Bankruptcy News

We've summarized the latest docket activity and news for publicly traded companies currently operating under U.S. Bankruptcy Court protection.

Bankruptcy/Chapter 11 / Bonds

Residential Capital Plan, Exhibits Filed

Residential Capital and its official committee of unsecured creditors filed with the U.S. Bankruptcy Court a Revised Second Amended Joint Chapter 11 Plan. A related Disclosure Statement was not filed as a result of the August 23, 2013 Court order approving the Disclosure Statement. The Revised Second Amended Plan for ResCap includes amended Schedules 5, 6 and 7. According to the Plan, “Pursuant to section 1123 of the Bankruptcy Code and Bankruptcy Rule 9019, the Plan incorporates a compromise and settlement of numerous inter-Debtor, Debtor-Creditor and inter-Creditor issues designed to achieve an economic settlement of Claims against the Debtors and Ally and an efficient resolution of these Chapter 11 Cases. This Global Settlement constitutes a settlement of the potential litigation of issues including substantive consolidation, the validity and enforceability of Intercompany Balances, the allocation of the Available Assets, the amount and allocation of certain disputed Unsecured Claims, in addition to the resolution of extensive litigation, Claims, and potential Claims against Ally. The entry of the Confirmation Order shall constitute the Bankruptcy Court’s approval of each of the following compromises or settlements and all other compromises and settlements provided for herein, and the Bankruptcy Court’s findings shall constitute its determination that such compromises and settlements are in the best interests of the Debtors, their Estates, Creditors, the RMBS Trusts, Investors, and other parties-in-interest, and are fair, equitable, and within the range of reasonableness. Each provision of the Global Settlement shall be deemed non-severable from each other and from the remaining terms of the Plan.” In addition, the Company also filed with the Court certain Plan Exhibits as amended, including the following:Exhibit 1: executory contracts, unexpired leases and certain post-petition contracts, which includes the name of the non-Debtor counterparty, the legal description of the executory contract or unexpired lease to be assumed and the proposed amount of an associated cure claim, if any, and Exhibit 13: liquidating trust causes of action and Exhibit 15: borrower-related causes of action.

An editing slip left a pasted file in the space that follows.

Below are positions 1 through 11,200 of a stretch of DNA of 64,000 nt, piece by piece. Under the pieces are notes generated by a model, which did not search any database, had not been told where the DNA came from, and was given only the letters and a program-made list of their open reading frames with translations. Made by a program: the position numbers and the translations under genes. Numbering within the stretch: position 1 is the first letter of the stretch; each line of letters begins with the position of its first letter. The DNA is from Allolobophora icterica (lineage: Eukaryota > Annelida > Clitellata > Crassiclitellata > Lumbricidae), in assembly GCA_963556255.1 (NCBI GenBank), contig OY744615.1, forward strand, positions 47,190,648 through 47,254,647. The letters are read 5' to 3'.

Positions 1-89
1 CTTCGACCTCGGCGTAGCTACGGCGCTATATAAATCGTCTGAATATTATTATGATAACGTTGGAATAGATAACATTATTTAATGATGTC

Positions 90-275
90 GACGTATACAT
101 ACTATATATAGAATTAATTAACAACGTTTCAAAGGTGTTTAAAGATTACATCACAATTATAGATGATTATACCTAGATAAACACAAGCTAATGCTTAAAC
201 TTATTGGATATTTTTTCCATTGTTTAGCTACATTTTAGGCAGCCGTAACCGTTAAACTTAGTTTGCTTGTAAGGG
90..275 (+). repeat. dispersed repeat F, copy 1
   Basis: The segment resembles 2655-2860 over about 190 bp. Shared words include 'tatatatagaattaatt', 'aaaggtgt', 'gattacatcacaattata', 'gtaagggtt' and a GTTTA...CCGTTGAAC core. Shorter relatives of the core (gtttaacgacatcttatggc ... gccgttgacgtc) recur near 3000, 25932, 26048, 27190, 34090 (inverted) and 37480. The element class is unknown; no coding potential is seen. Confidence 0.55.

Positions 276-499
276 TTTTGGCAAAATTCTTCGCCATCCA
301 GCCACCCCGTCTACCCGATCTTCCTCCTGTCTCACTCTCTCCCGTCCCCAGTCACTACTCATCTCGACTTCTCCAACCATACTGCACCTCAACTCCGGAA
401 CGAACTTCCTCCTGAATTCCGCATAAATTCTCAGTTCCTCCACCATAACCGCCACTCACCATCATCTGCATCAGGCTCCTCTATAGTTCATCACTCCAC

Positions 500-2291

Read more Bankruptcy News

Identify & Profit from Distressed Investing

Free Report: Turnaround Investing Mistakes

Turnaround Investing Blog

Turnaround Investing Blog

Books we Recommend for the Holidays

Looking for a stocking-stuffer for the investor or businessperson in your life, or perhaps for yourself? Don’t have a lot of time to stroll through a brick-n-mortar bookstore or wonder which books among Amazon’s endless inventory are actually worth buying? Our list, assembled by George Putnam and Bruce Kaser, includes some fascinating new titles as well as several timeless classics about successful investing and leadership. All are valuable reads which any recipient will be thrilled to dive into. Read More.

EV/EBITDA: What Is It & Why Are We Using It More?

In reading recent editions of The Turnaround Letter, you have probably noticed that we are increasingly using EV/EBITDA as a valuation measure, rather than the better-known price/earnings multiple.  We thought it might be useful to describe this measure and why we like it.

Read More.

Turnaround Letter Stock Pick Named Top Performer of 2017

 

stock market advicex

 

What Last Year's Top Stock Pickers Are Buying in 2018

 

This Forbes write-up follows up on the recent Top Stock Tips report--naming The Turnaround Letter's Crocs recommendation the top performer of 2017: With 90% gains, CROX beat out 100 other investment ideas included in the report; and the stock continues to have value investing appeal, according to Putnam.

 

George notes, "We see additional upside for the stock in 2018 as management's efforts continue to bear fruit, though the gains will likely be more muted than we saw in 2017."